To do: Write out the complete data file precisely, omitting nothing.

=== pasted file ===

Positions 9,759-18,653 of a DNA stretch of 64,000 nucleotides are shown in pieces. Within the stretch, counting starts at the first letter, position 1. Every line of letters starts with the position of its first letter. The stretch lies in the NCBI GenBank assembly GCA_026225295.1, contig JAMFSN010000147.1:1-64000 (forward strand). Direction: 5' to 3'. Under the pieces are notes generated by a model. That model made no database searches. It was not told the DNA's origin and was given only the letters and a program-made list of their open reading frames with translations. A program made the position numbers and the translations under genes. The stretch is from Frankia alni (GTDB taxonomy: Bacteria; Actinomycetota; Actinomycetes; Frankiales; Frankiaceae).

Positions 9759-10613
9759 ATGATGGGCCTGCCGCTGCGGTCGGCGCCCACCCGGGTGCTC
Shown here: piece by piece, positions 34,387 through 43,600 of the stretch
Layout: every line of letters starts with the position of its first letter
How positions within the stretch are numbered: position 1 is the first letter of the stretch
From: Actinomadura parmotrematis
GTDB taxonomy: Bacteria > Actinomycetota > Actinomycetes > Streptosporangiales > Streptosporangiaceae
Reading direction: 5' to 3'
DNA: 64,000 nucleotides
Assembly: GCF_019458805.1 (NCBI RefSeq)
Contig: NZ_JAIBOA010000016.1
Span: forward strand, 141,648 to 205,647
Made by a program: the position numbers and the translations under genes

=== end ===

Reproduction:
Positions 9,759-18,653 of a DNA stretch of 64,000 nucleotides are shown in pieces. Within the stretch, counting starts at the first letter, position 1. Every line of letters starts with the position of its first letter. The stretch lies in the NCBI GenBank assembly GCA_026225295.1, contig JAMFSN010000147.1:1-64000 (forward strand). Direction: 5' to 3'. Under the pieces are notes generated by a model. That model made no database searches. It was not told the DNA's origin and was given only the letters and a program-made list of their open reading frames with translations. A program made the position numbers and the translations under genes. The stretch is from Frankia alni (GTDB taxonomy: Bacteria; Actinomycetota; Actinomycetes; Frankiales; Frankiaceae).

Positions 9759-10613
9759 ATGATGGGCCTGCCGCTGCGGTCGGCGCCCACCCGGGTGCTC
Shown here: piece by piece, positions 34,387 through 43,600 of the stretch
Layout: every line of letters starts with the position of its first letter
How positions within the stretch are numbered: position 1 is the first letter of the stretch
From: Actinomadura parmotrematis
GTDB taxonomy: Bacteria > Actinomycetota > Actinomycetes > Streptosporangiales > Streptosporangiaceae
Reading direction: 5' to 3'
DNA: 64,000 nucleotides
Assembly: GCF_019458805.1 (NCBI RefSeq)
Contig: NZ_JAIBOA010000016.1
Span: forward strand, 141,648 to 205,647
Made by a program: the position numbers and the translations under genes